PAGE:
Home AI News The Impact of Researcher Positionality on Design Bias in NLP Datasets and Models

The Impact of Researcher Positionality on Design Bias in NLP Datasets and Models

The Impact of Researcher Positionality on Design Bias in NLP Datasets and Models

Positionality refers to the perspectives of researchers based on their own experiences, identity, culture, and background. These perspectives influence the design decisions made when creating natural language processing (NLP) datasets and models. Design bias in these datasets and models can result from latent design choices and the researcher’s positionality, leading to discrepancies in performance for different populations. This can perpetuate systemic inequities if one group’s standards are enforced on the rest of the world.

One challenge in addressing design bias is the wide range of design decisions involved in building datasets and models, with only some of these decisions being recorded. Additionally, many commonly used models are not readily accessible outside of application programming interfaces (APIs), making it difficult to directly identify design biases.

To tackle these issues, researchers from the University of Washington, Carnegie Mellon University, and Allen Institute for AI have developed NLPositionality. This approach involves recruiting a diverse community of volunteers from different cultural and linguistic backgrounds to annotate dataset samples. The researchers then compare different identities and contexts to assess biases in the design based on the alignment with the original dataset labels or model predictions.

NLPositionality offers several advantages over other methods such as paid crowdsourcing or in-lab experiments. Unlike other platforms, LabintheWild, which is used in NLPositionality, has a more diverse participant population. Instead of relying on monetary remuneration, this method leverages participants’ intrinsic motivation to expand their self-awareness, resulting in improved data quality. This platform also allows for ongoing collection of new annotations, capturing more recent observations of design biases over extended periods. Importantly, NLPositionality does not require pre-existing labels or post hoc predictions to be applied to datasets or models.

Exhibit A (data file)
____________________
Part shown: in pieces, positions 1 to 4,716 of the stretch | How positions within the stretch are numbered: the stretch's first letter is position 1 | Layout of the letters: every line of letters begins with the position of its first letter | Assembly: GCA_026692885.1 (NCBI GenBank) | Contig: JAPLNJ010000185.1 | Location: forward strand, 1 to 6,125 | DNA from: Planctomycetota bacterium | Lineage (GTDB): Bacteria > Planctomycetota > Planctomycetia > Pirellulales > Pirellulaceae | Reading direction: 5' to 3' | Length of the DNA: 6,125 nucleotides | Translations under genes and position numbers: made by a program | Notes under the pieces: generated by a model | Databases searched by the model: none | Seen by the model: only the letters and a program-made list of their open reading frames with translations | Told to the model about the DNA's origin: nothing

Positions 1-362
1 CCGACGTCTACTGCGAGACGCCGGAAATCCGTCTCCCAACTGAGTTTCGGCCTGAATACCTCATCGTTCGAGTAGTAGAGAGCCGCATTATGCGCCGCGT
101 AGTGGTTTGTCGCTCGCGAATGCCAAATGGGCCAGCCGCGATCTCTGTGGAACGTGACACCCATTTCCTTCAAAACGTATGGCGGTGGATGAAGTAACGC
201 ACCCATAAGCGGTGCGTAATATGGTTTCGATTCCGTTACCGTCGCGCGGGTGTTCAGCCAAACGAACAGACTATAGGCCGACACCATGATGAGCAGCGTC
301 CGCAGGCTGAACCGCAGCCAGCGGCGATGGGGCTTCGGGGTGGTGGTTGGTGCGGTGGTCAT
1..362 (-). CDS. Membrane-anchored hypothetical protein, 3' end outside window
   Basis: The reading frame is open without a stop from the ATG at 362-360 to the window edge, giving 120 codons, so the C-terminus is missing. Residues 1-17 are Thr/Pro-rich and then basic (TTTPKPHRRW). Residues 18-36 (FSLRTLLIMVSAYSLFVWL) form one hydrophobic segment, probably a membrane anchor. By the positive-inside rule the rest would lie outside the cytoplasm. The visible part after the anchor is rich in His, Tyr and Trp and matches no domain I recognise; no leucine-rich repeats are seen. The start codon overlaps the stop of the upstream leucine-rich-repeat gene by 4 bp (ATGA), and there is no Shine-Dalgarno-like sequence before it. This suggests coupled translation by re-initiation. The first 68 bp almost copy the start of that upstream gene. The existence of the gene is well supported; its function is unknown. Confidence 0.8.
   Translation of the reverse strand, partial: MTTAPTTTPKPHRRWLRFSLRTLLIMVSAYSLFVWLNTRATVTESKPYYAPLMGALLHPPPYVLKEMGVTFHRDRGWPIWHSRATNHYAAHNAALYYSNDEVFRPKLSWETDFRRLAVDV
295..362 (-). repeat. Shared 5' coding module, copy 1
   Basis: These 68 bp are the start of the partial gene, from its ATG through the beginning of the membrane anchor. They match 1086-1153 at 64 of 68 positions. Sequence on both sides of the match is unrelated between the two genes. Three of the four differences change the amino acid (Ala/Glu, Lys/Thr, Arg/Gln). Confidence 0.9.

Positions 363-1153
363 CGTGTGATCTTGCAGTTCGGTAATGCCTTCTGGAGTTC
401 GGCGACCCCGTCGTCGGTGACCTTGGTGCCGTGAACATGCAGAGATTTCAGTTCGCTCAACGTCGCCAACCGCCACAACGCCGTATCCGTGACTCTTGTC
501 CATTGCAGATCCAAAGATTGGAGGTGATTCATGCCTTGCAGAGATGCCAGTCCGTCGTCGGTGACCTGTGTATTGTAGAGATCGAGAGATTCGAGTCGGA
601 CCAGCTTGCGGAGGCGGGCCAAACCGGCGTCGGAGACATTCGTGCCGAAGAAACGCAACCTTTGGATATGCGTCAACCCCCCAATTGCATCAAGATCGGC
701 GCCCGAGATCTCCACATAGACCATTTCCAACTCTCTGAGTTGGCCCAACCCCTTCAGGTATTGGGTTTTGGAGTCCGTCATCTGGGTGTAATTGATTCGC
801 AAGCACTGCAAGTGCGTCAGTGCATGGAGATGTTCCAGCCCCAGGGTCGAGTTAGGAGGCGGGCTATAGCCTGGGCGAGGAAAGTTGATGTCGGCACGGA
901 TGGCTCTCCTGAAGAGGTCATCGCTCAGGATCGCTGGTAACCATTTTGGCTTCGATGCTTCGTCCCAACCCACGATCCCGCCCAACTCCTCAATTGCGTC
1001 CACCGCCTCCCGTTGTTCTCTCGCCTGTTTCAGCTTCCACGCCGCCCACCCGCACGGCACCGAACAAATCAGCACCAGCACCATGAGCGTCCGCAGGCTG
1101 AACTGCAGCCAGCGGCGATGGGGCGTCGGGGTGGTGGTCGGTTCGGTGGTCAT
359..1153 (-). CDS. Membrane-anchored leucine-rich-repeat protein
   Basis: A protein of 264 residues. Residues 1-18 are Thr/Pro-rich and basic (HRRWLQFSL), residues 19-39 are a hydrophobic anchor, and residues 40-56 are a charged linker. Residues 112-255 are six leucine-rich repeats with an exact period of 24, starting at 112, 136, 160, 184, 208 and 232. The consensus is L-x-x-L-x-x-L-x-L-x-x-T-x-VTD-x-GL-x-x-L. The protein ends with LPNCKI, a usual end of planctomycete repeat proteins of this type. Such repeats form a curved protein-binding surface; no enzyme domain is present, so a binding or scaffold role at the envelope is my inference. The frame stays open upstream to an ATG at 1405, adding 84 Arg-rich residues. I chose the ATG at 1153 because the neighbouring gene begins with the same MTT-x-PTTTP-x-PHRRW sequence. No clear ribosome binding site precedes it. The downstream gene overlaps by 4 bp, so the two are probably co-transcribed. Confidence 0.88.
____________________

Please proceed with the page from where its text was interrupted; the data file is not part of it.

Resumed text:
The researchers applied NLPositionality to examine design biases in two NLP tasks: social acceptability and hate speech detection. They focused on task-specific and task-general large language models like GPT-4, as well as the associated datasets and supervised models. As of May 25, 2023, they have collected annotations from 1,096 annotators in 87 countries, generating a total of 16,299 annotations. These annotations revealed that datasets and models designed for white, college-educated millennials from English-speaking countries, a subset of “WEIRD” populations (Western, Educated, Industrialized, Rich, Democratic), performed best. This highlights the need for more diverse models and datasets to ensure the inclusivity and fairness of NLP research.

In conclusion, NLPositionality provides a method for assessing positionality and design biases in NLP datasets and models. By involving a diverse range of participants and avoiding reliance on pre-existing labels, NLPositionality offers a fresh perspective on addressing design biases. Its application to social acceptability and hate speech detection tasks underscored the importance of inclusive and diverse research in NLP.

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